including the gallant struggles at Forts Henry and Donelson, has been engaged in active operations ever since ween Cairo and Fort Henry, on the Tennessee, and Fort Donelson, on the Cumberland, but what claims a friendly ir or more gallant officer never trod a plank. Fort Donelson, as we passed it, seemed more formidable than evmorning, the sixteenth inst., the day upon which Fort Donelson surrendered, the impression was prevalent in Nasy gunboats. We can whip you even-handed, said a Fort Donelson prisoner to me, on land, but d — n your gunboatsa portion of which we append: The fight at Fort Donelson, on the thirteenth, fourteenth, and fifteenth of inspire had been well-nigh dispelled by the way Fort Donelson was holding out. It was better located, and stro None since? The latest out, and plenty of it. Fort Donelson has fallen, and Nashville is surrendered! They d by a courier, with the news that our forces at Fort Donelson were surrounded, and must surrender. They are n
l not only burn her crop, but her house itself, and take to the forest, rather than see the enemy possess it. (Applause.) We shall ruin our own interest by letting this crop lie here, and put another crop upon it. Cotton, instead of being ten cents, will not command more than three cents. Suppose the blockade were opened now, we could not get it to market by August. The boats which used to transport our cotton are engaged in making war upon us, and some of them have got well peppered at Fort Donelson. They are to-day planting cotton in Texas, and next week they will begin to plant further North. I needn't enlarge on this to planters. It is evident to them, there will be two crops on the market before next January. Some will say, we will force England to go to India for cotton. I will say to her, Go! England has spent three hundred and fifty million pounds, and gotten Louisiana planters to go to those distant countries, and has been obliged to give it up as. a forlorn hope. But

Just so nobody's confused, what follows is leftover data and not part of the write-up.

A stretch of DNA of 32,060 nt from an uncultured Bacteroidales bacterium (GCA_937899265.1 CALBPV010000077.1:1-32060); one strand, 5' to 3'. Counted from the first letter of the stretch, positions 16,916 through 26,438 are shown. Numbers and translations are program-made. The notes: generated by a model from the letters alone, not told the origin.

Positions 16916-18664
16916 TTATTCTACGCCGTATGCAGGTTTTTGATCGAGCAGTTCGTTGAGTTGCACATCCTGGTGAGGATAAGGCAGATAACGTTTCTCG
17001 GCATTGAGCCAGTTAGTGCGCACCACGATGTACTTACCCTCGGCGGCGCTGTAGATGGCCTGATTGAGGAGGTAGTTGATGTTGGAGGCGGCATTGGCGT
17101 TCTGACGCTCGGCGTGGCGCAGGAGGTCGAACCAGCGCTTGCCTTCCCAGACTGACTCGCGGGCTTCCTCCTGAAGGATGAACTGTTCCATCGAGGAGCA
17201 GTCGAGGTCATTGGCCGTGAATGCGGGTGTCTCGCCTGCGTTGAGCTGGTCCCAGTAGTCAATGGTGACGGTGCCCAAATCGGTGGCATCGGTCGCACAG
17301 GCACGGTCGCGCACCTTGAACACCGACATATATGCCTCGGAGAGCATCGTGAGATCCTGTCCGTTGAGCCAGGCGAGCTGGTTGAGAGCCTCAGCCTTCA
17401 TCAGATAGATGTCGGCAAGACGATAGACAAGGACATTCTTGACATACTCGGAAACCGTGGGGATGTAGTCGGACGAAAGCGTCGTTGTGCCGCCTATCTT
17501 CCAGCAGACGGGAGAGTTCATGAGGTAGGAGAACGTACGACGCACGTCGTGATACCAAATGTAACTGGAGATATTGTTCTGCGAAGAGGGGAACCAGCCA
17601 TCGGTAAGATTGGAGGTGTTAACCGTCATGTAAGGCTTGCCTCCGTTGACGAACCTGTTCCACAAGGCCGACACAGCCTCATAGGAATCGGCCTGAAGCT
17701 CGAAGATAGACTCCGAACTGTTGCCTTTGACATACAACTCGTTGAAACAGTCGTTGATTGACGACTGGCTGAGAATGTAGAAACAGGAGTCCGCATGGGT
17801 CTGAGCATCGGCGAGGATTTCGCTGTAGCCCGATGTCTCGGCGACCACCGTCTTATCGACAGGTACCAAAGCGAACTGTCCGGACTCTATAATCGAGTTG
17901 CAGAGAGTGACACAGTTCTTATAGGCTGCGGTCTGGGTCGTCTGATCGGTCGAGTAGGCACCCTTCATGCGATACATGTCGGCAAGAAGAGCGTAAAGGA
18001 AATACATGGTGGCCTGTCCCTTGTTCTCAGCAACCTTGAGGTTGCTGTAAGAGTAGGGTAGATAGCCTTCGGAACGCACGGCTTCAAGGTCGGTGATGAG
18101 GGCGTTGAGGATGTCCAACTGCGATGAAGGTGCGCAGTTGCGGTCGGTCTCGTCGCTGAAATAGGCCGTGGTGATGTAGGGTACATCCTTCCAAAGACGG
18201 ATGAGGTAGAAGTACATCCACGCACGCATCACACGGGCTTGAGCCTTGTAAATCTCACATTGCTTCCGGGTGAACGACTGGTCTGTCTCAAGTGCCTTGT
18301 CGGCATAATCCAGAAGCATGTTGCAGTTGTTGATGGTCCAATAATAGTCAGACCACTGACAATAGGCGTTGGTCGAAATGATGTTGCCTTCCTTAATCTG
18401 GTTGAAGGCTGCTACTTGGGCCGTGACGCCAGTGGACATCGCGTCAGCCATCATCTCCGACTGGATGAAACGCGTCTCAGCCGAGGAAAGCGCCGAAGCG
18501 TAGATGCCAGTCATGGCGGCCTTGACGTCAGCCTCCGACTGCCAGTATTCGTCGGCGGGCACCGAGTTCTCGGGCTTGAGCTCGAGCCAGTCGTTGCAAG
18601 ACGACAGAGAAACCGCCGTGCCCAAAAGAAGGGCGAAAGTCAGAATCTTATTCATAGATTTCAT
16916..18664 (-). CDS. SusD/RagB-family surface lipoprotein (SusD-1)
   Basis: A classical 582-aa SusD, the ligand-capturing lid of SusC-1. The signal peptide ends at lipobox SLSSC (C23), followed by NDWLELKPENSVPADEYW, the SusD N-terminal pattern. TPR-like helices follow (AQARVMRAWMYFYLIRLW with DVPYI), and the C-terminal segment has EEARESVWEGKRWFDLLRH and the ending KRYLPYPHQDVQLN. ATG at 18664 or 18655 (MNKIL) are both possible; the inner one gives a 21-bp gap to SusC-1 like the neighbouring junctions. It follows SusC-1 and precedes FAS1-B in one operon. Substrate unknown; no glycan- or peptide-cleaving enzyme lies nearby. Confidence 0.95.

ity until the flag of rebellion involved us in the horrors of civil war. We have restored the Stars and Stripes to Northwestern Arkansas, where I am glad to find many who rejoice to see the emblem of their former glory, and hope for a restoration of the peace and happiness they have enjoyed under its folds. A surrender to such a flag is only a return to your natural allegiance, and is more honorable than to persist in a rebellion that surrendered to the National power at Forts Henry and Donelson, at Nashville and at Roanoke, and throughout the most powerful Southern States. Why then shall the West be devastated to prolong a struggle which the States of Maryland, Virginia, Kentucky, North-Carolina and Tennessee cannot successfully maintain? Disband your companies; surrender your arms; for in all instances where men in arms have voluntarily surrendered and taken the oath of allegiance to our common country, they have been discharged. No prisoners have, to my knowledge, been shot
ating the latter with a good many musket-balls, but injuring no one except the officer in command of the boat-howitzer on the upper-deck, one of whose legs was shattered by a Minie-ball, rendering amputation necessary. The gunboats reopened their batteries with grape, which caused the rebels to retreat with most undignified rapidity over the hill again. Seeing and hearing no more of them, the gunboats moved down the stream a short distance, and lay at anchor. Having none but fifteen-second fuse shells, the gunboats were unable to do the execution at short range which they could have done with shorter fire. Accordingly the Lexington was despatched to Cairo for a supply of the desired ammunition, while the Tyler remained to look after the new rebel battery. The place where it was found is a sort of natural fortification, the hill furnishing a hollow just over the first ridge, in which the rebel infantry took shelter from our fire. In this particular it resembles Fort Donelson.
1 2